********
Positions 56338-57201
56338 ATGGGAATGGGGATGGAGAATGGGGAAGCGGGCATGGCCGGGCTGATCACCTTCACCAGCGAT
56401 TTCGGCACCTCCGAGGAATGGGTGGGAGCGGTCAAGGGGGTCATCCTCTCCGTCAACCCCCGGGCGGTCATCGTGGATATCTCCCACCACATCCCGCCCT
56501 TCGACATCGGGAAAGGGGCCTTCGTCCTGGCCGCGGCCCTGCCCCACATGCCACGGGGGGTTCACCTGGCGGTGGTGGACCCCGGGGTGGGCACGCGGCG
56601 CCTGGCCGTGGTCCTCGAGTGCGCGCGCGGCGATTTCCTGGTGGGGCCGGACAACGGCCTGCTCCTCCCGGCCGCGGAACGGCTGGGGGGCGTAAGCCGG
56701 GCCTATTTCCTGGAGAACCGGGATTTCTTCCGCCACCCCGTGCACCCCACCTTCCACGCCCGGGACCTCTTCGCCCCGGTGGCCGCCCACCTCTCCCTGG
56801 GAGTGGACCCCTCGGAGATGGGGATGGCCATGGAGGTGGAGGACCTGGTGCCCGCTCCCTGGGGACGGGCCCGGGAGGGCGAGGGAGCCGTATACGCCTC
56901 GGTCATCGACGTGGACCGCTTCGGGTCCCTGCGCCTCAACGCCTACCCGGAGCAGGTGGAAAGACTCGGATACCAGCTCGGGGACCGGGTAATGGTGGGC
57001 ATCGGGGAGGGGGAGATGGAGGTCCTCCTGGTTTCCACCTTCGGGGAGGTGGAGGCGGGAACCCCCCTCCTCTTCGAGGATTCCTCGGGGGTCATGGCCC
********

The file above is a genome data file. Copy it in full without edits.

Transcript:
Positions 56338-57201
56338 ATGGGAATGGGGATGGAGAATGGGGAAGCGGGCATGGCCGGGCTGATCACCTTCACCAGCGAT
56401 TTCGGCACCTCCGAGGAATGGGTGGGAGCGGTCAAGGGGGTCATCCTCTCCGTCAACCCCCGGGCGGTCATCGTGGATATCTCCCACCACATCCCGCCCT
56501 TCGACATCGGGAAAGGGGCCTTCGTCCTGGCCGCGGCCCTGCCCCACATGCCACGGGGGGTTCACCTGGCGGTGGTGGACCCCGGGGTGGGCACGCGGCG
56601 CCTGGCCGTGGTCCTCGAGTGCGCGCGCGGCGATTTCCTGGTGGGGCCGGACAACGGCCTGCTCCTCCCGGCCGCGGAACGGCTGGGGGGCGTAAGCCGG
56701 GCCTATTTCCTGGAGAACCGGGATTTCTTCCGCCACCCCGTGCACCCCACCTTCCACGCCCGGGACCTCTTCGCCCCGGTGGCCGCCCACCTCTCCCTGG
56801 GAGTGGACCCCTCGGAGATGGGGATGGCCATGGAGGTGGAGGACCTGGTGCCCGCTCCCTGGGGACGGGCCCGGGAGGGCGAGGGAGCCGTATACGCCTC
56901 GGTCATCGACGTGGACCGCTTCGGGTCCCTGCGCCTCAACGCCTACCCGGAGCAGGTGGAAAGACTCGGATACCAGCTCGGGGACCGGGTAATGGTGGGC
57001 ATCGGGGAGGGGGAGATGGAGGTCCTCCTGGTTTCCACCTTCGGGGAGGTGGAGGCGGGAACCCCCCTCCTCTTCGAGGATTCCTCGGGGGTCATGGCCC